Our education system is joyless. Small children are burdened with tons of books. Tagore wrote. "From Childhood to adolescence and again from adolescence to manhood, we are coolies of the goddess of learning, carrying loads of words on our folded backs."6

It has no relation to our life, the books we read have no vivid pictures of our homes and our society. Our first twenty two years are spent in picking up ideas from English books. But these ideas are of no use because these do not resemble with our society. Education and life can never become one in such circumstances and are bound to remain separated by a barrier. Tagore writes "We being to think that we are learning untruths and the European Civilization is wholly based on them, that Indian civilization is wholly based on truth and our education is directing us to a land of enchanting falsehood. Tagore calls a school in this country is really a factory. Tagore writes "At half past ten, in the morning the factory opens with the ringing of a bell, and then as the teachers start talking, the machines start working. The teachers stop talking at four in the afternoon when the factory closes and the pupil then go home carrying with them a few pages of machine made learning”.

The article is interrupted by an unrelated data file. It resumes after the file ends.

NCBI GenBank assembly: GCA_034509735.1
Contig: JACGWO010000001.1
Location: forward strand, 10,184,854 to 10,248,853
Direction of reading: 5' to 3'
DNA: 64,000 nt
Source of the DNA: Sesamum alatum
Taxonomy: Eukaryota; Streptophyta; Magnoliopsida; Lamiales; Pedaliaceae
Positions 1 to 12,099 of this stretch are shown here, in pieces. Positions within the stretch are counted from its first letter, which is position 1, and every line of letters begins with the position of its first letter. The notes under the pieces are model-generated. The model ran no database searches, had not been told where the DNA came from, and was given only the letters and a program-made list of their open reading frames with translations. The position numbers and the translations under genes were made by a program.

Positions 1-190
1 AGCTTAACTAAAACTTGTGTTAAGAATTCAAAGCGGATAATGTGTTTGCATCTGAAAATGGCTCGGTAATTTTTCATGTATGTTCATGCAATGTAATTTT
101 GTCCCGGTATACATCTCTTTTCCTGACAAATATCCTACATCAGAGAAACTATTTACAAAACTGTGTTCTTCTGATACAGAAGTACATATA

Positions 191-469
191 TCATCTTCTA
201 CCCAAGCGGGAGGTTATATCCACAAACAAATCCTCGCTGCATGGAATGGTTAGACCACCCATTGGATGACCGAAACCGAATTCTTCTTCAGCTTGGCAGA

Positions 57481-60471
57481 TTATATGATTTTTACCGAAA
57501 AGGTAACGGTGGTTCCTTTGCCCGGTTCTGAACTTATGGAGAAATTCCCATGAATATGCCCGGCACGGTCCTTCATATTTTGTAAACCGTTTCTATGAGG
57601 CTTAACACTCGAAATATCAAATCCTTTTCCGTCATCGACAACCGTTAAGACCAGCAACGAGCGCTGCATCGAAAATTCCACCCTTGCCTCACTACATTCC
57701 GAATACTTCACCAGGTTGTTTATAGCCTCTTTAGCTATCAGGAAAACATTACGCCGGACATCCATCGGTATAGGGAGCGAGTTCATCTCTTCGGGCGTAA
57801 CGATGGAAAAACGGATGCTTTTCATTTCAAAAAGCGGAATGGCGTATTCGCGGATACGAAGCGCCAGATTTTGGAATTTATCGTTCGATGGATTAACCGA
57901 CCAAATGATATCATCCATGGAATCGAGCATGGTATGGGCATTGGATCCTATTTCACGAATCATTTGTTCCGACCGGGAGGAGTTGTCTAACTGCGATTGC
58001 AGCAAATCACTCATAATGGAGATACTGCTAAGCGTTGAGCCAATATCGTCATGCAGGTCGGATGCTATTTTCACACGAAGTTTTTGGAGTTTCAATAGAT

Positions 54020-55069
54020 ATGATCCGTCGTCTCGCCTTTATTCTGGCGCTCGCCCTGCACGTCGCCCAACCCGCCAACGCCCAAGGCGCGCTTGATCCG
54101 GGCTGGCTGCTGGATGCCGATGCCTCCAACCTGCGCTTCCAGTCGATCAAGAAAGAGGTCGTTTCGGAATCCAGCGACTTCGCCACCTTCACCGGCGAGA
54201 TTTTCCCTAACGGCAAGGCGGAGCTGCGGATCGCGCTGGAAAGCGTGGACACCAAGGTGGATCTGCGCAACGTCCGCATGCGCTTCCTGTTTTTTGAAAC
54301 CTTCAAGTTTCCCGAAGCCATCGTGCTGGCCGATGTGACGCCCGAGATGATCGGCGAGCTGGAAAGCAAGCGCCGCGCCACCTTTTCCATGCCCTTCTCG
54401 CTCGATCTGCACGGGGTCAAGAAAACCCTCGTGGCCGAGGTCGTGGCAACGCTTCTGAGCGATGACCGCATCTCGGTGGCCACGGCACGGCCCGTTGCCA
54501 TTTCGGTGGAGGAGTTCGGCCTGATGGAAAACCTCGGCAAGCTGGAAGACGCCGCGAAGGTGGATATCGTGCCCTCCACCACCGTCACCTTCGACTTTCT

Ancestors in India cared little for social formalities and much for social duties but we do the opposite. They regarded furniture as part of wealth, but not of civilization.

Economic forces compel the teachers of today to look for pupils, but in the natural order of thing it is the pupil who should look for the teacher. The teacher is now a tradesman, a vendor of education in search of customers.